1. Mission Statement

The Mission of DGI, LLC is the improvement of healthcare research through the dissemination of comprehensive information on population health care data sources.

We provide useful and detailed information on pharmacoepidemiologic and other population data sources for use in epidemiology, health services research, healthcare economics and as models for designing healthcare systems and data resources worldwide. This is being accomplished by providing a standardized, current, and user-friendly online subscription service at www.bridgetodata.org. The provision of the most accurate and current information possible is critical to our mission. It is our goal to become the premier global resource for population research professionals who require population biopharmaceutical and medical data and their use and costs.

2. History

The need to identify all data sources for understanding drug use and its effects was initially recognized in the late 1980’s. This led to the Risk Assessment of Drugs-Analysis & Response (RAD-AR), a project initiated by Ciba-Geigy International in Basel, Switzerland. To address this need for drug risk assessment, The Degge Group, Ltd. (Degge) and Pharma Corporation (under contract with Ciba-Geigy) developed a compilation of available databases in North America, Europe, Japan and Australia - The International Drug Benefit / Risk Assessment Data Resource Handbooks. These Handbooks were later ceded to an international charity, the International Medical Benefit-Risk Foundation (IMBRF) in Geneva. In 1995, IMBRF discontinued activities, and the responsibility for the compilation of databases was turned over to Degge. The late Dr. Judith K. Jones, Degge’s President, elected to maintain the resource as a non-profit entity and created a Board of Advisors, including a former IMBRF Board member, to maintain continuity. This led to the incorporation of a not-for-profit company called DGI, Inc. (DGI) in 1995, with the mission to continue identifying and presenting information on population healthcare databases and related resources available to the healthcare sector.

The original Handbooks were organized by geographic region and overall type of data resource and followed a standard structured summary of the type of data in the resources. There was a greater focus on population healthcare databases that included or were linkable to drug exposure; however, as the effort matured, more resources that could be used to define natural history of disease and baseline morbidity and mortality were included as well. The individual entries for 200+ databases were short, structured outlines of information that described the characteristics of a database ranging from the type and size of population, the duration of data collection, to the data elements within (e.g., diagnoses, drugs and/or procedures and coding type), that could be utilized to estimate exposure and/or risk of drugs.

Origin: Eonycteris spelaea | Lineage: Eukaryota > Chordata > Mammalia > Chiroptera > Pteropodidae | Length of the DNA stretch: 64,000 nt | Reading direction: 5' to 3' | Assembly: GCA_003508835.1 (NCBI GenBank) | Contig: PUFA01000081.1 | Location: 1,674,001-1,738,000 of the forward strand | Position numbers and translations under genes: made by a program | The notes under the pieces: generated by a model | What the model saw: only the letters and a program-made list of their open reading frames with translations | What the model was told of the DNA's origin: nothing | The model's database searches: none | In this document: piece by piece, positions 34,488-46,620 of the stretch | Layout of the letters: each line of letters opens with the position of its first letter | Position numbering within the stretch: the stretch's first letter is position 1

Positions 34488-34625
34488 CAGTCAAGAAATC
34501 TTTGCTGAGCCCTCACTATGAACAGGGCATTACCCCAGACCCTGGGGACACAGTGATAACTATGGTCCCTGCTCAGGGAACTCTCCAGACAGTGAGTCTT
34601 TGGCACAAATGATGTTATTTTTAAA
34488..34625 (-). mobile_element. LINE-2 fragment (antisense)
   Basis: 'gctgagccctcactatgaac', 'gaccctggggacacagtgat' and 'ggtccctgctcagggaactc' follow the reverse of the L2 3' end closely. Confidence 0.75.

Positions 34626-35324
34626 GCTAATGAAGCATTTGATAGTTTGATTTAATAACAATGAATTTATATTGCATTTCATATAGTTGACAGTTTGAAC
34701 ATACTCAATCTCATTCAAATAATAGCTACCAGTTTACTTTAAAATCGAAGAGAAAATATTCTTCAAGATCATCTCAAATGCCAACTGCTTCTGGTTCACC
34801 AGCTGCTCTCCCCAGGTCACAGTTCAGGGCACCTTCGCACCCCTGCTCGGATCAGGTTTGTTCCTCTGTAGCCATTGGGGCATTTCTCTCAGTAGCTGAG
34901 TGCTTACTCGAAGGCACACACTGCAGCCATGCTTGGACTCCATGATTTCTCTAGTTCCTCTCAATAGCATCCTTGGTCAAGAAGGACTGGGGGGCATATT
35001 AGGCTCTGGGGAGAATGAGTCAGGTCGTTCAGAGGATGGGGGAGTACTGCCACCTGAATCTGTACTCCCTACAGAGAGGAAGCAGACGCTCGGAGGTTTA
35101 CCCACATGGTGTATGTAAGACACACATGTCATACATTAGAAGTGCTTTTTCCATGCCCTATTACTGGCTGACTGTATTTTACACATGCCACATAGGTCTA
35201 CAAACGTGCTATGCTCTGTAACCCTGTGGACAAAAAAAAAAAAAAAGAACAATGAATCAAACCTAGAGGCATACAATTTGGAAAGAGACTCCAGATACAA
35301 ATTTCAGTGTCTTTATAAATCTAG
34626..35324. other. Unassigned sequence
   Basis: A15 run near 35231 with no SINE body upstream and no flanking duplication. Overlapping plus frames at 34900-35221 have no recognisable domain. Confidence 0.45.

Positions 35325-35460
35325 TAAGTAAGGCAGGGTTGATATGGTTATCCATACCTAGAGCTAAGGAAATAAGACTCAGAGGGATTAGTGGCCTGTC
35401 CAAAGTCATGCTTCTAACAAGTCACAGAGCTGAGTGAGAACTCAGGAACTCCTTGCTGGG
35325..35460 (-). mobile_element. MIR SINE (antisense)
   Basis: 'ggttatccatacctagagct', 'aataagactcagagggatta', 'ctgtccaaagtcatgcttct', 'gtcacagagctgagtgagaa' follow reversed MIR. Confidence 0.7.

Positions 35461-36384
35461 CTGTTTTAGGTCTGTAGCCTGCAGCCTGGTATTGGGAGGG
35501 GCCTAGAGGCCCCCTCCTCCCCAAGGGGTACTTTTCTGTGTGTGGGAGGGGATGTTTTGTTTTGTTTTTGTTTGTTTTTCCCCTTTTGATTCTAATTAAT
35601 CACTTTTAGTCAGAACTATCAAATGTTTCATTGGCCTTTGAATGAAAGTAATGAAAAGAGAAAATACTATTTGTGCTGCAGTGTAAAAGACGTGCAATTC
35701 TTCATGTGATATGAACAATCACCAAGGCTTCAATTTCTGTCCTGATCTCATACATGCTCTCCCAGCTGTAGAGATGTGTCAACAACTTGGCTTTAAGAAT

In the year 2000, DGI launched an online format of these Handbooks branded as B.R.I.D.G.E. ON-LINESM (B.R.I.D.G.E. stands for Benefit Risk Information for DruG Evaluation). The web site, http://www.dgiinc.org, was an edited and updated version of the original Handbooks, accessible via subscription only, containing approximately 100 resources. In addition, the online format included databases with information on cost data for pharmacoeconomic studies.

Consistent with the company’s standard of excellence, DGI decided to update the online resource to include more in-depth information and user-friendly features, which led to the creation of B.R.I.D.G.E. TO DATA® (B.R.I.D.G.E.). DGI, a division of the Pharmaceutical Education and Research Institute, Inc., a 501(c)(3) not-for-profit organization continuously updates existing database profiles while adding new ones. Database managers are contacted to assist and ensure the database profiles on B.R.I.D.G.E. remain accurate and timely. In 2018, the compendium was expanded to include genetic database and biobank profiles along with the addition of data attributes specific to these types of data sources. 

Judith K. Jones, MD, PhD, Formerly Executive Director and Primary Editor 
The late Dr. Judith K. Jones (MD, PhD) was an internationally recognized expert in the areas of adverse drug reactions and pharmacoepidemiology and served as Director and Primary Editor of DGI, LLC until her passing in August 2020. She was an internist/geriatrician and clinical pharmacologist, who was formerly Director of the Division of Drug and Biological Experience at the FDA (now Office of Safety & Epidemiology). Dr. Jones was also a member of the clinical faculty at Georgetown University (Pharmacology) and at the University of Michigan Summer School of Public Health. Dr. Jones had served as managing editor of the (RAD-AR) books since their inception, and then as primary advisor and editor for B.R.I.D.G.E. She leaves behind a well-trained and dedicated team to continue her efforts in this area, currently headed by Sharmila Kamani.  

3. Uses of B.R.I.D.G.E. TO DATA®

Epidemiology Research. One of the most important uses for B.R.I.D.G.E. will be as a research tool for designing an epidemiological study.

A researcher may wish to study the frequency and risk factors (disease and drug) for a rare (<1/1000) adverse event associated with a recently marketed pharmaceutical. This event is detectible as a medical diagnosis in databases that identify outpatient and hospitalization diagnoses. With the help of B.R.I.D.G.E., and the guided-search tool, the researcher may be able to systematically determine which databases are available and appropriate for their study. By the end of the search, the B.R.I.D.G.E. user may be able to answer questions as to what databases: